The Three Seas Region is one of the fastest growing areas in Europe. Over the past 20 years, the region’s GDP has grown almost twice as fast as the ‘original EU‘, These rail projects are tailored to the needs of individual countries and the Three Seas region as a whole. The new HSR network, which is the CPK railway investment, together with other projects in the region such as Rail Baltica and V4, will form the future railway backbone of the Three Seas Region and an important part of European TEN-T transport network

says the Deputy Minister for Funds and Regional Policy, Marcin Horała, the government’s plenipotentiary for CPK.

Thanks to joint investments, there will be, for example, a Tallinn – Warsaw – Katowice Budapest connection (1,700 km) as well as Tallinn Warsaw – Wrocław – Prague (1,500 km, including 400 km along CPK’s  “spoke” no. 9).

At the RDD 2023 conference, the CPK, Rail Baltica global project coordinator RB Rail AS and Správa železnic covering the three most advanced projects in the region signed a Memorandum of Understanding that provides for mutual cooperation between the projects.

This is the unique, one-of-a-kind time in our common history when, functioning together in the region, we can create an unrivaled rail transportation offering. We are drawing lessons from HSR investments in the West. As a result, our projects can bring about an economic domino effect, giving a boost to other industries and sectors

says Mikołaj Wild, CEO of CPK.

Considering the scale and impact of the Rail Baltica Global project not only in the Baltic states, but also the whole Europe, we must recognize benefits and use the full potential from strengthening cooperation with other megaprojects. We have already made significant progress by establishing regular cooperation formats with Centralny Port Komunikacyjny, and will be honoured to now extend the cooperation also with the national railway infrastructure manager in the Czech Republic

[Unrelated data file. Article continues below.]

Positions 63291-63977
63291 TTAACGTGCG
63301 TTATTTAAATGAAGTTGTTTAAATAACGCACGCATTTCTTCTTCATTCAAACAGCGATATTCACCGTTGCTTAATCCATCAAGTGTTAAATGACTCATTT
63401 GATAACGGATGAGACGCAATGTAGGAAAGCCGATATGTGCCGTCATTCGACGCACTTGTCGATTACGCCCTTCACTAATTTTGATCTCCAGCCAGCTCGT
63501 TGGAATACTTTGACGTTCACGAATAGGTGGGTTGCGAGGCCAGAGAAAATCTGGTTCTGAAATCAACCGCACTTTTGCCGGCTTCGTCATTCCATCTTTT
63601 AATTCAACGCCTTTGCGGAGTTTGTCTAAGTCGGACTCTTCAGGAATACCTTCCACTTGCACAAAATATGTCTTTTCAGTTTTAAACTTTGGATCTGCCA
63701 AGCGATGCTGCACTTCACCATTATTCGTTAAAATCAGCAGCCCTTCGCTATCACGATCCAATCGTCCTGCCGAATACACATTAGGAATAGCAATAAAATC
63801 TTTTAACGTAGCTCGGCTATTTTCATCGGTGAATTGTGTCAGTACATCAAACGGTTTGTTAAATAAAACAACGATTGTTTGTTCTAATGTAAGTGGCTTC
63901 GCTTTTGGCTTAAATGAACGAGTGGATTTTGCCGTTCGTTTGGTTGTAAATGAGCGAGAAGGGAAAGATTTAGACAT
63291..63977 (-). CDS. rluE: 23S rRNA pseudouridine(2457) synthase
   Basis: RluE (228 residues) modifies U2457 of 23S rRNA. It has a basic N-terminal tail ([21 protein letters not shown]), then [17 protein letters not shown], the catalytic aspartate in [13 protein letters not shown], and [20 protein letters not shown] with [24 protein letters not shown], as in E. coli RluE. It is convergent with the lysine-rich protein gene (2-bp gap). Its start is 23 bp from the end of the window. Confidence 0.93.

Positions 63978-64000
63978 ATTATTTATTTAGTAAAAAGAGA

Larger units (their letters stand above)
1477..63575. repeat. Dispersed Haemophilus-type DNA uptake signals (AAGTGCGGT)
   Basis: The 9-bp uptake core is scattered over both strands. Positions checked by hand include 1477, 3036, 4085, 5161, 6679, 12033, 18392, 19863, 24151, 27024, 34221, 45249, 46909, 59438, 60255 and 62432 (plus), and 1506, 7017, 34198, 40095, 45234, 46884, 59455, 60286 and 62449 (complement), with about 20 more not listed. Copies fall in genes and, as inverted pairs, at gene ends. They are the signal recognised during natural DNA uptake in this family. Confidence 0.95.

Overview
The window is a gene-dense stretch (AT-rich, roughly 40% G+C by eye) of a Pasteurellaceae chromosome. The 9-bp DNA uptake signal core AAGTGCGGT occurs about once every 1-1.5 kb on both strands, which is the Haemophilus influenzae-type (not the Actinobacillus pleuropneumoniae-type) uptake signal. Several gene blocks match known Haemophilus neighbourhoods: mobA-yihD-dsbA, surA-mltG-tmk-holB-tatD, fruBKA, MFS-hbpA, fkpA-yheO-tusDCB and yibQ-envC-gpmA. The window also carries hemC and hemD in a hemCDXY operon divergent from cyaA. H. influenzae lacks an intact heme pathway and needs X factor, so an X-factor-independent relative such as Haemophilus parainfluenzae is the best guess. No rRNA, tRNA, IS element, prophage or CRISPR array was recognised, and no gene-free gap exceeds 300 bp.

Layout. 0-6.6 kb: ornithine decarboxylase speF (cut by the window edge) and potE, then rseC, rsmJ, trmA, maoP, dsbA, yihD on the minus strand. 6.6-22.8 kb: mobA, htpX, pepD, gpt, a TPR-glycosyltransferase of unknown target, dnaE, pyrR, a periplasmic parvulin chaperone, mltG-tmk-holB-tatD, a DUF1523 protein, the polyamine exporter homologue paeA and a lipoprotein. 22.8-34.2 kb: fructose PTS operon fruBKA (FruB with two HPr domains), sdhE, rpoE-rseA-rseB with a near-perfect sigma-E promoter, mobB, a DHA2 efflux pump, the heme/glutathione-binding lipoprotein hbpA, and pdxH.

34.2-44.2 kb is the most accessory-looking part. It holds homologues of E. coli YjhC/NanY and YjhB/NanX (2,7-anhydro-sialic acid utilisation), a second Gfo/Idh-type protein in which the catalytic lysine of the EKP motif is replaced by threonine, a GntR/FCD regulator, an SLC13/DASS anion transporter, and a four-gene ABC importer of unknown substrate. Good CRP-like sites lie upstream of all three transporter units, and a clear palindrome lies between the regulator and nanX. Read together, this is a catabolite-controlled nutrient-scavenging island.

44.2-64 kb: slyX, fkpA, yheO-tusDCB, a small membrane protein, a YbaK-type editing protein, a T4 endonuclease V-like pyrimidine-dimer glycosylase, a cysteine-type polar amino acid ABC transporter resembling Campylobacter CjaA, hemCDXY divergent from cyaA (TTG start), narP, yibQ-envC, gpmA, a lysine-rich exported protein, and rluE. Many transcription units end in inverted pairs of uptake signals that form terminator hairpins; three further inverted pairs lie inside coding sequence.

says Agnis Driksna, CEO of RB Rail AS.

The cooperation between railway infrastructure managers in the region is viewed by Správa železnic as a cornerstone for future rapid development in the 3Seas area. Faster travel between hubs, better service quality to passengers, improved safety as well as alleviating capacity on conventional rail for freight seem to be the major benefits that will boost economic growth and multi-lateral relationships across the region. Given the long term nature of these projects we understand we must not miss this crucial momentum to invest now in the future, as the positive benefits will be enormous not only for our countries but also for the whole of Europe

emphasises Radek Čech, Director International Affairs Dept. of Správa železnic.

The project delivery organisations have the support of international allies, who point out that the planned infrastructure will be dual-use, that is civil-military.

Current events have shown that reliable and resilient rail infrastructure is so incredibly important for the safety and security of the region.  An investment in this infrastructure is an investment into the long-term security of the region.  It is just as important as our collaboration on national security, energy security, and defense

says Mark Brzezinski, US Ambassador to Poland.

Rail Baltica and the CPK railway projects are important to integrate the region more closely into the EU’s transport network and achieve environmental benefits by shifting traffic to rail

added Catherine Trautmann, The European Coordinator for the NSB Corridor.